Stanford Indicted in $7 Billion Scheme With Antiguan Regulator

Texas financier Allen Stanford was indicted with a former Antiguan regulator and five others on charges they directed a $7 billion fraud that U.S. prosecutors said put the “integrity of the markets” at risk.

Also charged yesterday in a 21-count indictment was Gilbert Lopez, the chief accounting officer at Stanford Group, and Laura Pendergest-Holt, Stanford’s chief investment officer, who was previously charged with obstruction. Stanford, 59, faces charges of conspiracy to commit securities, mail and wire fraud.

The alleged scam used Stanford’s bank in Antigua and alleged bribes to officials there to defraud at least 30,000 investors through the sale of certificates of deposit, the Justice Department said. The main indictment, filed in Houston federal court, names Stanford, Pendergest-Holt, 35, and Lopez, 66. Mark Kuhrt, 37, Stanford’s former global controller, and Leroy King, 63, were also charged.

Antiguan Regulator

King is the former administrator and chief executive officer of Antigua’s financial services regulatory commission.

“Stanford’s investors were simply looking for safe investments and low risk,” said Robert Khuzami, director of the U.S. Securities and Exchange Commission’s Division of Enforcement, at a news conference yesterday in Washington. “With Stanford they thought they had found such an opportunity. But what they actually found was a complicated array of phony financial statements, fabricated performance and sham audits.”

‘Misused and Misappropriated’

Stanford “misused and misappropriated” assets, including diverting at least $1.6 billion into undisclosed personal loans to himself, said Assistant U.S. Attorney General Lanny Breuer. The scam put the “integrity of the markets” at risk, he said.

Stanford faces as much as 20 years in prison if convicted of the most serious counts. In a statement, Stanford’s defense lawyer, Dick DeGuerin, said he will fight the charges.

Alleged Fraud

The SEC sued Stanford, Pendergest-Holt and Davis in February, accusing them of running the alleged fraud through Antigua-based Stanford International Bank Ltd.

Yesterday, the SEC said King helped Stanford conduct a Ponzi scheme in exchange for bribes.

King ensured the regulator “looked the other way” and conducted sham audits and examinations of Stanford’s Antiguan bank, the SEC alleged in court papers filed in federal court in Dallas. The agency asked the court to add King and two Stanford accountants to its lawsuit filed earlier this year.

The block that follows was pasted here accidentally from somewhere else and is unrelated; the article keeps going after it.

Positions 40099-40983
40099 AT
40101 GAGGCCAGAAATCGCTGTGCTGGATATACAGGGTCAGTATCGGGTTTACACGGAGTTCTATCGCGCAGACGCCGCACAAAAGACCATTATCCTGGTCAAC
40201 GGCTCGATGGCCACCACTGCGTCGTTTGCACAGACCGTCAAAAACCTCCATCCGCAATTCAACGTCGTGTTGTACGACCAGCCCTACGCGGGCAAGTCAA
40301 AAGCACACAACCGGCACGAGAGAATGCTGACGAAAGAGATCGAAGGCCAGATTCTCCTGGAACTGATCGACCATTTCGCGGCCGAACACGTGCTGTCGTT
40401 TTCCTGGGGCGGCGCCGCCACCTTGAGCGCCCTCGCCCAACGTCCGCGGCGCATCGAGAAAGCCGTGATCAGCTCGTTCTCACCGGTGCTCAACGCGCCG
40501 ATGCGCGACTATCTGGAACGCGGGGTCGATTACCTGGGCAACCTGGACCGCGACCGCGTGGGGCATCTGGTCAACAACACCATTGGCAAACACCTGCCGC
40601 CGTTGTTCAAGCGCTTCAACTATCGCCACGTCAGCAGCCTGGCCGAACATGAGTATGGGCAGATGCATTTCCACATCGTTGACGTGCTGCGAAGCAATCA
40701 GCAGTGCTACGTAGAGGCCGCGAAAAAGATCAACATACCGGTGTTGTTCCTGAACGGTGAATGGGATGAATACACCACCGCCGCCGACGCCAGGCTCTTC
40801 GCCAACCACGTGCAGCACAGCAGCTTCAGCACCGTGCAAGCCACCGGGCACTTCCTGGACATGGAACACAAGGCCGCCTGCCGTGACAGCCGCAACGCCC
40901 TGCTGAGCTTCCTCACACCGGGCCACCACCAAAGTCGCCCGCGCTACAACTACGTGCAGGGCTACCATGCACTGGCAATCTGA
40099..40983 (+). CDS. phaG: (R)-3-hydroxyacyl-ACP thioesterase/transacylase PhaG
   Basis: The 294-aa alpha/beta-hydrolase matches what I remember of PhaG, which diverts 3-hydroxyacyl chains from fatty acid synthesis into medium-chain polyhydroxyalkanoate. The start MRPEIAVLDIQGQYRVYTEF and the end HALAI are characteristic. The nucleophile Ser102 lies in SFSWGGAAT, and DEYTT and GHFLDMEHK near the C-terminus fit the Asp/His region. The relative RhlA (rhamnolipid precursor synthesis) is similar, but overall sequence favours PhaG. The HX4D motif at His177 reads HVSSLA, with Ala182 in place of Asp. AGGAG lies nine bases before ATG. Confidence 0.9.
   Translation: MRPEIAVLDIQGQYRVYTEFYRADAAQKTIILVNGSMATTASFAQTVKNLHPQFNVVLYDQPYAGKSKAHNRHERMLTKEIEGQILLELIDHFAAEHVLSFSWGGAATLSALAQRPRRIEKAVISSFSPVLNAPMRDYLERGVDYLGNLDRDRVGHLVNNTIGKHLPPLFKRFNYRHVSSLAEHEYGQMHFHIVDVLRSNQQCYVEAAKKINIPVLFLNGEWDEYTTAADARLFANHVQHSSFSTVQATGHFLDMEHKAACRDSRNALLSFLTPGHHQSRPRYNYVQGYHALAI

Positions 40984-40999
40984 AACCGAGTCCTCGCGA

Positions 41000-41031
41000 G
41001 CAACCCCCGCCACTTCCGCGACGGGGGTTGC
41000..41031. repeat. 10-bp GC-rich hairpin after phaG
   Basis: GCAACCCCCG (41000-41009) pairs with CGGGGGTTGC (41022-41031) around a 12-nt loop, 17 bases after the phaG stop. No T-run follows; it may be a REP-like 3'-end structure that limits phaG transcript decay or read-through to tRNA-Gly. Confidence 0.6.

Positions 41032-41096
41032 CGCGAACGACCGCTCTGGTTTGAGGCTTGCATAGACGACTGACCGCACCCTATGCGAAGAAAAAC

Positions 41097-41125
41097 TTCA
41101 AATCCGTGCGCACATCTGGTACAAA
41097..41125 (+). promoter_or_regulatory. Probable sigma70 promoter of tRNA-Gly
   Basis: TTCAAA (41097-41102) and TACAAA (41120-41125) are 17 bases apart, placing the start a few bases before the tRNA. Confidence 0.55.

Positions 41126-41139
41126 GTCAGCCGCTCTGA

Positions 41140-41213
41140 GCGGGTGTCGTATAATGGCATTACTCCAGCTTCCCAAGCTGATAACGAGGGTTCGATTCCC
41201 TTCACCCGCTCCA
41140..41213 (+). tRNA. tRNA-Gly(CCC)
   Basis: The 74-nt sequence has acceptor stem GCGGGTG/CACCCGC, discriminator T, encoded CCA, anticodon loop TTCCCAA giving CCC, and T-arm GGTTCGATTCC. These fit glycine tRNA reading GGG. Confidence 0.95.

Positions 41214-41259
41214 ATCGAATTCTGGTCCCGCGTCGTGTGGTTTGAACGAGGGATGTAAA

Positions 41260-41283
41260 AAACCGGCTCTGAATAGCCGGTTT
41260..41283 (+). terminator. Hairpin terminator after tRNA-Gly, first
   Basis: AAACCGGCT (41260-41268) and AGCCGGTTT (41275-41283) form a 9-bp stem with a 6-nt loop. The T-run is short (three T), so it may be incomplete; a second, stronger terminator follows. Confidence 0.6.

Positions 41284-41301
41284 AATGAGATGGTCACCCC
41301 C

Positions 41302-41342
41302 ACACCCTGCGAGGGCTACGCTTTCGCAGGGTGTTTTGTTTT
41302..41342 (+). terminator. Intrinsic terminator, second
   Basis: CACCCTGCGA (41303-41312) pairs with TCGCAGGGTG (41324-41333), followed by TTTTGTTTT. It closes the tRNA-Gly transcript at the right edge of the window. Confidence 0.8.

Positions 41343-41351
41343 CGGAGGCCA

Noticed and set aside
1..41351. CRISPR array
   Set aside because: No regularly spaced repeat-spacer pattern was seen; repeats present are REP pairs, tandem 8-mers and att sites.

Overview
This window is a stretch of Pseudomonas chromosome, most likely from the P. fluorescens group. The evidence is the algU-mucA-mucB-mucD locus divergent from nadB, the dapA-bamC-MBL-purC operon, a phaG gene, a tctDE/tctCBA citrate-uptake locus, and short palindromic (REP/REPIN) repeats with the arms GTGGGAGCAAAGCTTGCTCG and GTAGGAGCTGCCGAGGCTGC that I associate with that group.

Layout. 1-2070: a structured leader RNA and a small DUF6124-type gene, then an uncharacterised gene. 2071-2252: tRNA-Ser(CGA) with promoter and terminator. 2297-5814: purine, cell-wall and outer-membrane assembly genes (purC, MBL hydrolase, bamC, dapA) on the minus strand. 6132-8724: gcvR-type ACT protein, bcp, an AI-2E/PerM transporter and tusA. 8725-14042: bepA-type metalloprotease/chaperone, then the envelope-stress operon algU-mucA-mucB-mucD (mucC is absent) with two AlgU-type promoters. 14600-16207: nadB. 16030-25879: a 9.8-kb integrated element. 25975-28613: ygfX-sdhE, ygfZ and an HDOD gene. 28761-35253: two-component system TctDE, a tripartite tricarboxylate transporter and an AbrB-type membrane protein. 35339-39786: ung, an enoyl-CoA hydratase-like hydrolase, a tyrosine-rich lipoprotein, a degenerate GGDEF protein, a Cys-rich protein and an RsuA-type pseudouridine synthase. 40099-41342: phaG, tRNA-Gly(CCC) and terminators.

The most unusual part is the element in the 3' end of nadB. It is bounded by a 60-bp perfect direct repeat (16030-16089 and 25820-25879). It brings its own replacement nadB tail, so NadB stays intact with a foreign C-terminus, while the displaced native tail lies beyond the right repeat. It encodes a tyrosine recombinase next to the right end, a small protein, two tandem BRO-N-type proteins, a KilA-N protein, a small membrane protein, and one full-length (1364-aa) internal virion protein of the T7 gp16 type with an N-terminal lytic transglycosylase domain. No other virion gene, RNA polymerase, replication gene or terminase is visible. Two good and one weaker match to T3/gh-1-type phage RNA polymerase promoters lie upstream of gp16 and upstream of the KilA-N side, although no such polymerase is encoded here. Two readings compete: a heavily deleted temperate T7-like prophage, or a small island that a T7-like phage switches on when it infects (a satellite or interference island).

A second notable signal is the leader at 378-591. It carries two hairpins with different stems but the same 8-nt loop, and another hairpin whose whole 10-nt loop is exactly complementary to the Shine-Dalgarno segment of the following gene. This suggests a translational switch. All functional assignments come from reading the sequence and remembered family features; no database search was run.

The Stanford Group Co. sold $8 billion of certificates of deposit in Stanford International Bank. The company’s network of financial advisers told clients their money would be placed primarily in easily sold financial instruments monitored by more than 20 analysts and audited by Antiguan regulators, according to the SEC lawsuit.

‘Vast Majority’

Instead, the “vast majority” of the portfolio was managed by Stanford and Davis, who invested much of it in private equity and real estate, according to the regulatory agency.

Davis is cooperating with prosecutors, said his lawyer, David Finn.

“Davis will accept full responsibility for his actions,” Finn said, adding that he is in plea negotiations.

According to the criminal information filed yesterday against Davis, “The defendant and his conspirators would create false books and records containing artificial values” for the Stanford International Bank portfolio.

The bank touted “improbable, if not impossible” returns, the SEC said in its earlier complaint.


Antigua’s Chief Financial Officer Indicted

Leroy King, chief of Antigua’s Financial Services Regulatory Commission, had been collecting thousands of dollars in bribes from Stanford, the SEC claimed in a lawsuit against him yesterday. In 2006, King met the Texas financier and allegedly outlined a response to keep the U.S. off track: He told the SEC that an on-site examination of Stanford’s firm showed it complied with all “applicable laws and regulations.”

Petition to Prime Minister Baldwin Spencer

The eyes of the world are on Antigua. How its government behaves now will have repercussions on Antigua’s future for decades to come. If the innocent victims of this conspiracy are not reimbursed future investment and tourism will dry up leaving the island an economic wasteland.